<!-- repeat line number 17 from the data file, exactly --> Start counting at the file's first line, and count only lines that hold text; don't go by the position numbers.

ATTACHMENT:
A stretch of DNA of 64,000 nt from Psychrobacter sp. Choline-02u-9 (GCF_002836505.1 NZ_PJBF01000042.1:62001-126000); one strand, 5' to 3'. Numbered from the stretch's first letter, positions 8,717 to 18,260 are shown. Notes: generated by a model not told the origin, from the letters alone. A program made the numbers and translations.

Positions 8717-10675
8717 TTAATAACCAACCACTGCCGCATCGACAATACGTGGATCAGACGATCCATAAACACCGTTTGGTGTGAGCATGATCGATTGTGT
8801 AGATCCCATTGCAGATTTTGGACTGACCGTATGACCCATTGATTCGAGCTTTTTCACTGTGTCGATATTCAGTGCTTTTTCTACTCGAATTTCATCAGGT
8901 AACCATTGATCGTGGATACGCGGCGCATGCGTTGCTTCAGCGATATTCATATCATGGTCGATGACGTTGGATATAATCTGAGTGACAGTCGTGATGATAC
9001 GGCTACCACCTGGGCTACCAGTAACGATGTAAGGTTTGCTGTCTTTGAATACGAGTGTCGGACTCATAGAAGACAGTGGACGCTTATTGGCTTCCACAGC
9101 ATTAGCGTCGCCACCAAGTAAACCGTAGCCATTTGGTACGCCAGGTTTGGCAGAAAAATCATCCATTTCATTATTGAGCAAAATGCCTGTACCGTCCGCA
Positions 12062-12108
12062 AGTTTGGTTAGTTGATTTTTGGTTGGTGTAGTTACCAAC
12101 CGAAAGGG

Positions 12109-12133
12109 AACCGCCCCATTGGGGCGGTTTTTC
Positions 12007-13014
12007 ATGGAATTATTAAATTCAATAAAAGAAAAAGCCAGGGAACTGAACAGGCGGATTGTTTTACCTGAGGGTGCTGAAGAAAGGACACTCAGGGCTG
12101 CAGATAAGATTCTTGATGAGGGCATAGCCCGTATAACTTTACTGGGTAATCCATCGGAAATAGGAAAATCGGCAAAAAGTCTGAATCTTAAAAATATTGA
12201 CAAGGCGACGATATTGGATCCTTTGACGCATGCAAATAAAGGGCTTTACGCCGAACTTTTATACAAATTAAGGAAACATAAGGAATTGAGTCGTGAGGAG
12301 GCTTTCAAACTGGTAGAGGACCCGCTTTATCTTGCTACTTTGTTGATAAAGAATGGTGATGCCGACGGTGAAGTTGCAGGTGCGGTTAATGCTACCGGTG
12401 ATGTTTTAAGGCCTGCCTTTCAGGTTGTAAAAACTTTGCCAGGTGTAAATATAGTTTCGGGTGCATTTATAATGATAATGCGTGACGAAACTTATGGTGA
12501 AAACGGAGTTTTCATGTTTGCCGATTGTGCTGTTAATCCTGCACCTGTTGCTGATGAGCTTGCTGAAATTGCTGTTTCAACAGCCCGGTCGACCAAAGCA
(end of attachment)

12301 GCTTTCAAACTGGTAGAGGACCCGCTTTATCTTGCTACTTTGTTGATAAAGAATGGTGATGCCGACGGTGAAGTTGCAGGTGCGGTTAATGCTACCGGTG